Avoiding COVID-19 is a simple case of not allowing any infected droplets, or material containing the virus to enter your nose or mouth. But in today’s crowded cities, busy public transport systems and open plan offices, this can present a challenge. We’ve checked out the latest advice from the NHS, World Health Organisation and the British Medical Journal and presented it in 10 easy to read tips:

  1. If you suffer from diabetes, cardiac disease, obesity, poor immune function, or lung disease, the possible consequences of coronavirus may be more serious for you. Take extra precautions to avoid infection and seek medical advice if you have specific concerns. 
  2. If someone is coughing or sneezing, or looks unwell, keep a minimum distance of three meters from them. Even a violent sneeze will not expel droplets containing the virus more than three meters; they will simply fall to the floor. According to the WHO, If you spend less than 15 minutes with an infected person, your risk of infection is substantially reduced.
  3. Where possible, avoid touching surfaces like lift buttons, door handles and light switches with your bare hands. Regularly wash your hands, rubbing thoroughly for at least 20 seconds with plenty of soap and water. Dry them afterwards with your own towel or sterile paper towels. You can also use alcohol based (over 70%) hand sanitiser.
  4. Don’t touch your face, rub your eyes, or put your fingers in your mouth unnecessarily and consider avoiding handshakes, hugs and kisses for the time being. Use your common sense and don’t drink from the same bottles or cups as other people, or share cigarettes. 
  5. Avoid public places and events that bring you into close contact with lots of people. Avoid unnecessary travel, particularly to foreign countries. If it’s a practical option, ask to work at home instead of going into work.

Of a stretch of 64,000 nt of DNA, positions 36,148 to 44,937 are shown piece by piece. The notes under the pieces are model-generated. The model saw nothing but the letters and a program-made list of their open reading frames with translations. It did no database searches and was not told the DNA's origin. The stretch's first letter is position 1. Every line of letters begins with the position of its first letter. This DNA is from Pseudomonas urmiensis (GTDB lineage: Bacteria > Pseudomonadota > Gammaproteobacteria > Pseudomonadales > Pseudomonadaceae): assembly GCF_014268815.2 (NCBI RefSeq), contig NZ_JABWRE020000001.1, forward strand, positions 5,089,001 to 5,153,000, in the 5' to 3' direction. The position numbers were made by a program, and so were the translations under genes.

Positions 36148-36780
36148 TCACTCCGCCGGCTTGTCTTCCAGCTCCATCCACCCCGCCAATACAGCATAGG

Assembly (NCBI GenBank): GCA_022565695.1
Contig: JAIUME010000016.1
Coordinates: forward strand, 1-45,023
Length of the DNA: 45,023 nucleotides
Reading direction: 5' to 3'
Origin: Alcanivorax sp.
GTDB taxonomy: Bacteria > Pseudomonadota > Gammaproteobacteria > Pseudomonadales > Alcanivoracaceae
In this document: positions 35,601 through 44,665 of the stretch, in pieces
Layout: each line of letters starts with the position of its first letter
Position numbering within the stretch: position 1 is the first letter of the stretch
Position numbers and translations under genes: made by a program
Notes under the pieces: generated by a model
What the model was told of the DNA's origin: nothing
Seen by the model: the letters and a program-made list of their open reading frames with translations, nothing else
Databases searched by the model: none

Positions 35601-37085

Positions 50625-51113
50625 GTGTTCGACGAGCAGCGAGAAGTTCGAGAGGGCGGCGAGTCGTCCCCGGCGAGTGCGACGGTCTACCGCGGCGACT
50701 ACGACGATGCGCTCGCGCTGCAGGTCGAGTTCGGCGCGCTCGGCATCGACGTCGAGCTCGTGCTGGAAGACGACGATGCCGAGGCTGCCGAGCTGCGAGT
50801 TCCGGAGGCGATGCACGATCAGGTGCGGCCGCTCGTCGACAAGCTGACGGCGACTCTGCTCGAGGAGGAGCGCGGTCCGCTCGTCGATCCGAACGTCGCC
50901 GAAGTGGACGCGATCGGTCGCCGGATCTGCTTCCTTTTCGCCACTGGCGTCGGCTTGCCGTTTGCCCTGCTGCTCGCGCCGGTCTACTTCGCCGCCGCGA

6. Do the right thing: if you think that you may have been exposed to COVID -19, self-quarantine and don’t put other people at risk!
  7. The virus can remain on clothing for 6 - 12 hours. If you think you’ve been exposed to the virus, wash your clothes as soon as possible. Ordinary washing powder on a regular cycle will kill the coronavirus.
  8. If you need to cough or sneeze, do it into a tissue and immediately throw the tissue into a rubbish bin. If you don’t have a tissue, cough or sneeze into your elbow - not your hands.
  9. Consider drinking hot drinks instead of cold drinks, boiling water is more likely to kill the virus. 
  10. Only eat out if you’re confident that everybody handling your food and drink is observing proper food hygiene and taking full precautions against coronavirus.

How serious is the coronavirus?

Coronavirus is causing a lot of worry and there is some talk of a global pandemic, but (so far) the disease doesn’t appear to be much worse than the ordinary influenza outbreaks that hit Britain every winter. According to the British Medical Journal, there were a total of 3,454 ICU/HDU admissions of confirmed influenza in the UK from week 40 2017 to week 15 2018, these resulted in 372 deaths. 

Nothing is more important than protecting your health. We recommend that you stay up to date with official UK government announcements and take all the advised precautions against infection. Scientists in several countries are working hard to develop a vaccine against COVID -19 and some of the world’s finest minds are focused on dealing with the pandemic.  DoktorABC will also keep you posted with any developments, and our online Doctors are always available to answer any questions about your existing treatments and health issues.